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After installing ubuntu, using something else option and installing it on a different disk than windows 8 , I starting my computer and ubuntu loaded without any boot loader. So I searched in internet and the only fix I understand was with the boot repair application. I downloaded it, installed it and started recommended repair, which worked fine and created a grub loader,but it was without option for windows 8. And now even if I set from BIOS to boot the disk with the windows 8 first, it will start grub. It would be great if someone can tell how to solve it step by step.

This is the summary info from boot repair - http://paste.ubuntu.com/9480014/

  • You are missing the Windows boot partition, usually 100MB and just before the main install and hidden in Windows. It does look like you have boot flag on sda2 and bootmgr, so all you should need is a BCD. You cannot create nor repair a BCD from Linux, but need your Windows repair CD or flash drive or some third party Windows repair tools will create or fix a BCD. I would also reconfigure your installs so Windows is totally on one drive and Ubuntu totally on the other drive. – oldfred Dec 11 '14 at 22:14
  • did Summoned Egar's answer worked ? – Edward Torvalds Dec 11 '14 at 22:45
  • @oldfred It looks to me like the bootflag on sda2 is what Windows usually does to mark a partition as "active" in Windows terms (simply speaking, I wouldn't be concerned about that). The behavior of boot-repair in this case is somehow interesting, looks like someone decided that Windows' System Partition (what could act as an ESP) is "completely useless" and programmed boot-repair to format it with EXT4 to embed GRUB. Also I assume that GRUB doesn't rely on boot flags, but cannot parse extended partitions, so that GRUB on sdb couldn't find the UUID. At least, that would make sense to me. – LiveWireBT Dec 12 '14 at 1:29
  • Boot-Repair does not create or format partitions, you have to do that outside of Boot-Repair. The installer may have done that if the user specified it. Boot-Repair does copy the bootmgr from the 100MB Windows boot partition in BIOS to the main partition as so many users delete the 100MB partition not knowing what it is. Grub does not use boot flag, but can easily parse extended partitions. Boot-Repair may have moved the boot flag as it sometimes does that and not always correctly. – oldfred Dec 12 '14 at 5:00
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Try using super-grub

http://www.supergrubdisk.org/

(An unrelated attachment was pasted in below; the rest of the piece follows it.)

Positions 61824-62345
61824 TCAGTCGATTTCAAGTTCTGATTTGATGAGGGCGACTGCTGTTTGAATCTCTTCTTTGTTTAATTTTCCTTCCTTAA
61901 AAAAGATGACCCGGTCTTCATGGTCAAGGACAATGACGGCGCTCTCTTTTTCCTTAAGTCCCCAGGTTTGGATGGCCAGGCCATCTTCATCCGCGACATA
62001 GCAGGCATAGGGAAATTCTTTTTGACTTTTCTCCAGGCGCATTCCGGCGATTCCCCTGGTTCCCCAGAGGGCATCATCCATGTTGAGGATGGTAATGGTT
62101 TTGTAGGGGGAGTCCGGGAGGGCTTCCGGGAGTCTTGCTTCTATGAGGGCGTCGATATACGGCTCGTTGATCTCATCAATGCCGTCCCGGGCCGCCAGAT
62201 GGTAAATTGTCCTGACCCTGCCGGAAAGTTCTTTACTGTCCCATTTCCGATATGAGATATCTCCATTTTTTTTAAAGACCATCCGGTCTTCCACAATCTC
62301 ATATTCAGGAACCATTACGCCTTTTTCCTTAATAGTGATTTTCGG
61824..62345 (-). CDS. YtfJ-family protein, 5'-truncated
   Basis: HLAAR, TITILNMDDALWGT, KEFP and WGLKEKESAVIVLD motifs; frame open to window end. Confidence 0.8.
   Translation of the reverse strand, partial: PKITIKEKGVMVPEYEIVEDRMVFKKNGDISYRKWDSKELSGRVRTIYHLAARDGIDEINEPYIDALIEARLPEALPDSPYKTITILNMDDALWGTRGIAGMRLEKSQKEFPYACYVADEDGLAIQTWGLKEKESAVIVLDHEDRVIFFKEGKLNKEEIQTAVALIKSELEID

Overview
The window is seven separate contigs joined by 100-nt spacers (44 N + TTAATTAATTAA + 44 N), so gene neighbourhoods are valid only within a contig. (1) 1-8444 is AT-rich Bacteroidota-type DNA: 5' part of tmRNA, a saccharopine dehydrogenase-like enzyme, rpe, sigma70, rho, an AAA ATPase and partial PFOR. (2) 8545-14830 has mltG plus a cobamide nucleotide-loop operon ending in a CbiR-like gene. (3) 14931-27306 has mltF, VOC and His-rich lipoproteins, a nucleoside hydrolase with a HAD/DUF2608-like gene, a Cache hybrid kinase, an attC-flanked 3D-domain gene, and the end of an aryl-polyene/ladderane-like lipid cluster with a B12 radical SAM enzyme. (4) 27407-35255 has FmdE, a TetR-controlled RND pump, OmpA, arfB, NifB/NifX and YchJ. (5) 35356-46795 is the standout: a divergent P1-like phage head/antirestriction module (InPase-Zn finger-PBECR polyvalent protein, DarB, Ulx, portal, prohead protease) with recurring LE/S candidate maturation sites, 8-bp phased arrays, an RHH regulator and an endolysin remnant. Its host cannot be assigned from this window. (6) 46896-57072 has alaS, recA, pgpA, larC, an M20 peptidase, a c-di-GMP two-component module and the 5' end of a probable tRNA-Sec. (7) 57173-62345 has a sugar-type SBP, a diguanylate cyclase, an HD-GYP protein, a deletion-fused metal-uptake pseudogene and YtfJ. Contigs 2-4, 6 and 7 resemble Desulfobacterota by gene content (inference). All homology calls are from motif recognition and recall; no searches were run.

Just install it on a usb and boot it (you can use YUMI or Universal Usb Installer), it will automatically find the O.S. installed.

Once it boots do:

Detect Any OS

and that's all
Hope it helped

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I starting my computer and ubuntu loaded without any boot loader. So I searched in internet and the only fix I understand was with the boot repair application.

I suppose this actually meant Ubuntu did not boot?

After installing ubuntu, using something else option and installing it on a different disk than windows 8 ,

That is not a very accurate description of what you did. First your Windows 8 is not on a GPT partitioned drive, which indicates that it couldn't be a typical UEFI installation.

Your Linux swap partition is on the Windows drive, that's not bad, but not very consistent either. The worse thing is that your root filesystem is on an extended partition on the second drive (sdb5). The recommended way is to put at least the root filesystem on a primary partition to have GRUB working properly. With less than 3 primary partitions on sdb, I don't even see a reason to setup an extended partition.

It looks like boot-repair did the best it could by installing GRUB to sda1 (And re-formatting it with EXT4!? Windows doesn't do that. Probably because only EXT3/4 support embedding of GRUB.), where it should have told you to reinstall with a proper partition layout. So I'll do that:

  1. Please backup all data on sdb and create a primary partition to install Ubuntu there in.
  2. Choose sdb as target for MBR bootloader installation for GRUB.
  3. You probably need to repair your Windows bootloader (like oldfred pointed out in his comment) with bcdboot and reformat sda1.
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